Nowadays, Thompson’s audacity is all the more striking, particularly as his challenge to Darwin comes from the scientific, and not the Creationist, quarter. Thompson, while not denying the Divine Mystery as the absolute final cause, also does not deny the phenomenon of Natural Selection. He simply points out that this process of elimination of the unfit, of unsuccessful forms, need not imply teleology — that is, a purposeful development or design toward a final end. To dispute this ingrained notion of a purposeful progression to evolution, was then and remains now quite a radical break with the prevailing thinking about Nature.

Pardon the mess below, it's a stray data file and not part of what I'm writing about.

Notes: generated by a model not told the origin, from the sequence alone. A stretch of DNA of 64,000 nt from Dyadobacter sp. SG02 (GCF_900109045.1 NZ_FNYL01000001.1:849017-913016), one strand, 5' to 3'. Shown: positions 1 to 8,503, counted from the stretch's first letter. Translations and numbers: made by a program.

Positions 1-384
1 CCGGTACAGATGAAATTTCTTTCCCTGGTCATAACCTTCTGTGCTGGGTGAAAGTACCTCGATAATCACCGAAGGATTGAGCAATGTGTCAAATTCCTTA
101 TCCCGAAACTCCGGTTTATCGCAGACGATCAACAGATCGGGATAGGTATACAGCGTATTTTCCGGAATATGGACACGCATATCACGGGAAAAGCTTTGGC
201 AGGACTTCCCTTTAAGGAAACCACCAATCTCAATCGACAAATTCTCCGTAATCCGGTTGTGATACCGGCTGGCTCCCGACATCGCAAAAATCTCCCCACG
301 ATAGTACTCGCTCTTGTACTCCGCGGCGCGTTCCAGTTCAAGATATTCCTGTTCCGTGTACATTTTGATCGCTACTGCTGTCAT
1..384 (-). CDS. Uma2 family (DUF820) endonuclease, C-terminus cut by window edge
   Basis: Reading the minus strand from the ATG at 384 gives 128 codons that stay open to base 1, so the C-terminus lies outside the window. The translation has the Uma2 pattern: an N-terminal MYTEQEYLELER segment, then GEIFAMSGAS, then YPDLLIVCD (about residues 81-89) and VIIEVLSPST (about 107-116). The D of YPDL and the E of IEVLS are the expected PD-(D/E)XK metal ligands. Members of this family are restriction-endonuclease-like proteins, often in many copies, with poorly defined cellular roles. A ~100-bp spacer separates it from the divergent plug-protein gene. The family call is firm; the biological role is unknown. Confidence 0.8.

But, we may ask, aren’t all the changes over time in organic forms, after all, improvements in structure better suited to meeting challenging changes in the environment? The answer is, actually, No, not necessarily. In fact, while most adjustments in form were at one point in time advantageous to the organism, many of these features have become obsolete. These “leftovers” are simply lingering on past their functional purpose, and have not been “cleaned up” after their usefulness has expired. There are also many failures in mutation, many “wrong turns” down blind alleys. It is Thompson’s contention that this philosophical interpretation of progress becomes a dogma. This then blinds the naturalist to the more immediate causes for “fortuitous variations” in form: the interplay of physical forces with geometric structures.